The Midnight Meat Train
Rated R, 85 min. Directed by Ryuhei Kitamura. Starring Bradley Cooper, Vinnie Jones, Brooke Shields, Leslie Bibb, Roger Bart, Tony Curran, Barbara Eve Harris, Ted Raimi.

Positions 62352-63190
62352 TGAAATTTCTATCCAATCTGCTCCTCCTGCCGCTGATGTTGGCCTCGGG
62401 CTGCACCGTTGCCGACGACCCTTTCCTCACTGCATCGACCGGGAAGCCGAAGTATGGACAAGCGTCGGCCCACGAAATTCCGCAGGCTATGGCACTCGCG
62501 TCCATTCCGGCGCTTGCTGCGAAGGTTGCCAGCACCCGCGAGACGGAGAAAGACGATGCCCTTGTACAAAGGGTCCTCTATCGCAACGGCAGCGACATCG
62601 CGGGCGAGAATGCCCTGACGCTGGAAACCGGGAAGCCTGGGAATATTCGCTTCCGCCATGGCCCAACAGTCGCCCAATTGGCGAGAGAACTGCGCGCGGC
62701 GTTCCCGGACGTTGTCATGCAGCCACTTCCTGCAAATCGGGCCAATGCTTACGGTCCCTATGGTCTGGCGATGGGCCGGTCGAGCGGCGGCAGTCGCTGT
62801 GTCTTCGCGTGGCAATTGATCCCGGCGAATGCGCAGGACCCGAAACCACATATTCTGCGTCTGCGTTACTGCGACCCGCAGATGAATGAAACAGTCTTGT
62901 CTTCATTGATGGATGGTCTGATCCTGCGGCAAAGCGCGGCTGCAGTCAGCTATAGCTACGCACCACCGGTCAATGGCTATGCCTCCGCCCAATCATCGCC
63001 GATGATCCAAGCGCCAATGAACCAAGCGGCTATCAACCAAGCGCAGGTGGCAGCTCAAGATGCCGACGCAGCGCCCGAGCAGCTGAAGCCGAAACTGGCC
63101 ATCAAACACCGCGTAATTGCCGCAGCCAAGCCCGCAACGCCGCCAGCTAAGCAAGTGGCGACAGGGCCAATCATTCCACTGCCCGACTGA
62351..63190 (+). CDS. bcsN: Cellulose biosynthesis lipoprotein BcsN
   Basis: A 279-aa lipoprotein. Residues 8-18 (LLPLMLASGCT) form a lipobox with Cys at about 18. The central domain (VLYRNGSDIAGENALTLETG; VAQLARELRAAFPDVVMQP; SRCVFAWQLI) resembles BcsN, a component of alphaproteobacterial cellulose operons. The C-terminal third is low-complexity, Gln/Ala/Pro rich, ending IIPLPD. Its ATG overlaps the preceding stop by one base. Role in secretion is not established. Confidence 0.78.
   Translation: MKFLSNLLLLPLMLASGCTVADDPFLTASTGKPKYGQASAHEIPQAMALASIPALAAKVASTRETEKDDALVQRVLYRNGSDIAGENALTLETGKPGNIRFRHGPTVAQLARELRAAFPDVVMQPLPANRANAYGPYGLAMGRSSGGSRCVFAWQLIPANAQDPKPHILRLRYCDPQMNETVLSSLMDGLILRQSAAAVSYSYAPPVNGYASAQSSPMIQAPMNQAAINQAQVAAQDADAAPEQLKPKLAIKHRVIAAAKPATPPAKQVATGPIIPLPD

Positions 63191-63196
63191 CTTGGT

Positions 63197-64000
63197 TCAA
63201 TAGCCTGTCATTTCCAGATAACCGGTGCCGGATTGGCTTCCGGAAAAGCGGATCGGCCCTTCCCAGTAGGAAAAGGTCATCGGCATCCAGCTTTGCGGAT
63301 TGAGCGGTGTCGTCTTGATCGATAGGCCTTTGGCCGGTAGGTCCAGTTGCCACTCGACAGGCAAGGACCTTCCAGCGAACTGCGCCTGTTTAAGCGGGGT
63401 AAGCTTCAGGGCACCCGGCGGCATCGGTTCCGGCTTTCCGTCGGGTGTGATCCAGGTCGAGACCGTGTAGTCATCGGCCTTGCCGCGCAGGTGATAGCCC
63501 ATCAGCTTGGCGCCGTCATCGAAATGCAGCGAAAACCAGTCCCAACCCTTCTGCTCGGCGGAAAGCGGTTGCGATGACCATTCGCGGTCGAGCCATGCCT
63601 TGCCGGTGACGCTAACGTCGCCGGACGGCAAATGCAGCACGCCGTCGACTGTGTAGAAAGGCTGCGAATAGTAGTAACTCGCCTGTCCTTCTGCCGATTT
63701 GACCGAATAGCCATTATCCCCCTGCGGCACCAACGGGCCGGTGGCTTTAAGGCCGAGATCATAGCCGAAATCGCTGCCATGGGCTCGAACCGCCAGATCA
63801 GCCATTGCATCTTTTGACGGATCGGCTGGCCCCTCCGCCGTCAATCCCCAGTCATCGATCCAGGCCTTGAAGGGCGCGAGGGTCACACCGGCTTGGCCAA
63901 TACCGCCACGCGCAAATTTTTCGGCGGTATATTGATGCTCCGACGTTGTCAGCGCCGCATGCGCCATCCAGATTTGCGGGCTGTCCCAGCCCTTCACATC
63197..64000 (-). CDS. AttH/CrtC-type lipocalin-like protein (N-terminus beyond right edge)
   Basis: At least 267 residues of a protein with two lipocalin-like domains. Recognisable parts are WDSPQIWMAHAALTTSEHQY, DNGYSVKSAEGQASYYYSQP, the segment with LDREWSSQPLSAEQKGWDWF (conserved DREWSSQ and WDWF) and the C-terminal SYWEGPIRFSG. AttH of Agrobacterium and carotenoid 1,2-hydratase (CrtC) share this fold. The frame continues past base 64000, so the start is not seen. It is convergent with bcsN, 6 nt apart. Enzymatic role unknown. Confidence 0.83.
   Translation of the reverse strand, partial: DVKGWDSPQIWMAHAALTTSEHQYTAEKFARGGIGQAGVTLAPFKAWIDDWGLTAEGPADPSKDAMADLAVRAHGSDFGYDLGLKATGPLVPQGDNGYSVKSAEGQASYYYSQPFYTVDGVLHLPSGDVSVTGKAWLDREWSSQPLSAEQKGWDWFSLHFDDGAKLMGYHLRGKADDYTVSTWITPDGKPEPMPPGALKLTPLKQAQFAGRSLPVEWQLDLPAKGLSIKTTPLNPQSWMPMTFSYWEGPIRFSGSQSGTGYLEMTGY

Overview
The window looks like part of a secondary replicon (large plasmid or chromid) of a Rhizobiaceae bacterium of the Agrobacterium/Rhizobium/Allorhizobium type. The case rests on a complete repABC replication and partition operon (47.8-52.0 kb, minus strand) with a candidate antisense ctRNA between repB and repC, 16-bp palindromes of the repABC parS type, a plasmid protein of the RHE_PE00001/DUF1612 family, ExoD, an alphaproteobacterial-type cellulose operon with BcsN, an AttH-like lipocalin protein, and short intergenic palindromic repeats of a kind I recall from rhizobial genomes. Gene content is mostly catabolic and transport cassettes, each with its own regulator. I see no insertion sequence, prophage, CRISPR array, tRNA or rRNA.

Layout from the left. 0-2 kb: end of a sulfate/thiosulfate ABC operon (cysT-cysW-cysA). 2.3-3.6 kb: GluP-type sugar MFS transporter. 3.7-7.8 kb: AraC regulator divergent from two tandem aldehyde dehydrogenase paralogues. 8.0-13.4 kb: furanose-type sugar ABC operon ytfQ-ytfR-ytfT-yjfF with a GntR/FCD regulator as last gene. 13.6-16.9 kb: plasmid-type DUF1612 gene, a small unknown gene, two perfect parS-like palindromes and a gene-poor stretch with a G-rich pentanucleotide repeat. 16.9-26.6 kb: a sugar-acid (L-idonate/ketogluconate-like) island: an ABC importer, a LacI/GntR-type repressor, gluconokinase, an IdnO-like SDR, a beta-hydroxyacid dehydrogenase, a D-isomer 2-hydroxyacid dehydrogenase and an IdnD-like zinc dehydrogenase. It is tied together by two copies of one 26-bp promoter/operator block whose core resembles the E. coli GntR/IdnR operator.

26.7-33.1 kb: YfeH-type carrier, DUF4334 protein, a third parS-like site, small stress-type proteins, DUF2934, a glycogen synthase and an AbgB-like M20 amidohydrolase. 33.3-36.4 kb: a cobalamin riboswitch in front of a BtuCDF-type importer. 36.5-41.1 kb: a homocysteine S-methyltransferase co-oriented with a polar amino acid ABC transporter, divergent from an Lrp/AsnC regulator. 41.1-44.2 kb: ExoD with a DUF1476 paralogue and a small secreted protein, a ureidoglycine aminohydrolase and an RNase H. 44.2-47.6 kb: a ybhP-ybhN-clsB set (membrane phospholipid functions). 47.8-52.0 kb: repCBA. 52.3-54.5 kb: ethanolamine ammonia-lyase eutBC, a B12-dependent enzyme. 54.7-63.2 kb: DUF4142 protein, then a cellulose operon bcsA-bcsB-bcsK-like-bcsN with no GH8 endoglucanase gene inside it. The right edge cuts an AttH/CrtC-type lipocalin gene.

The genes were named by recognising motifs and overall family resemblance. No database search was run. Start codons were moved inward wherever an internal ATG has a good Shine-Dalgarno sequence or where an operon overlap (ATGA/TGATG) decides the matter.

The Midnight Meat Train does not stop here. Last week, on Aug. 1, distributor Lionsgate dumped the horror movie, which is based on a Clive Barker short story, in little more than 100 theatres nationwide – and to rub salt in the wound, those theatres were all dollar houses or second-run venues. Such treatment – especially from the company whose coffers in recent years have been lined with the profits of the vicious Saw franchise, as well as numerous other low-budget horror outings – might be construed as an indication of the picture’s audience-worthiness. But nothing could be further from the truth. (The best guess is that the move is merely a sloppy portent of Lionsgate’s future plans to move away from the hard-R horror product that’s provided its recent bread and butter.) The Midnight Meat Train, at least until it crumbles in the last act, is a well-done horror movie that harks back to the slasher films of the Eighties. It features a decent cast and stylish direction by Japanese import Kitamura, who here tones down the frenetic disorientation of his best-known film on these shores, Versus. Cooper plays Leon, a photographer who, spurred by the advice of an important art dealer (Shields, in an atypically angular performance), delves deeper into the dark underbelly of the city (in other words, the subway system) in order to find grittier truths. He stumbles into the mystery of the murders committed nightly by a solitary butcher (Jones) on the subway. No one else in the city is aware of these crimes because no bodies are ever found. A whack to the head from an enormous meat-tenderizing mallet usually knocks the victim to the floor (maybe also popping out an eyeball or two), and then the butcher methodically slices, dices, exsanguinates, and otherwise removes all traces of the victim's corporeal existence. Jones, in a near-wordless performance, is effectively frightening as the butchering golem, and the film's action in the subway and its slaughterhouse set-piece are striking. However, the script by Jeff Buhler does little to fill out the characters or explain the butcher's backstory, and the quick explanation at the end really doesn't suffice. The Midnight Meat Train may not be grade-A prime, but it ain't chopped liver either.
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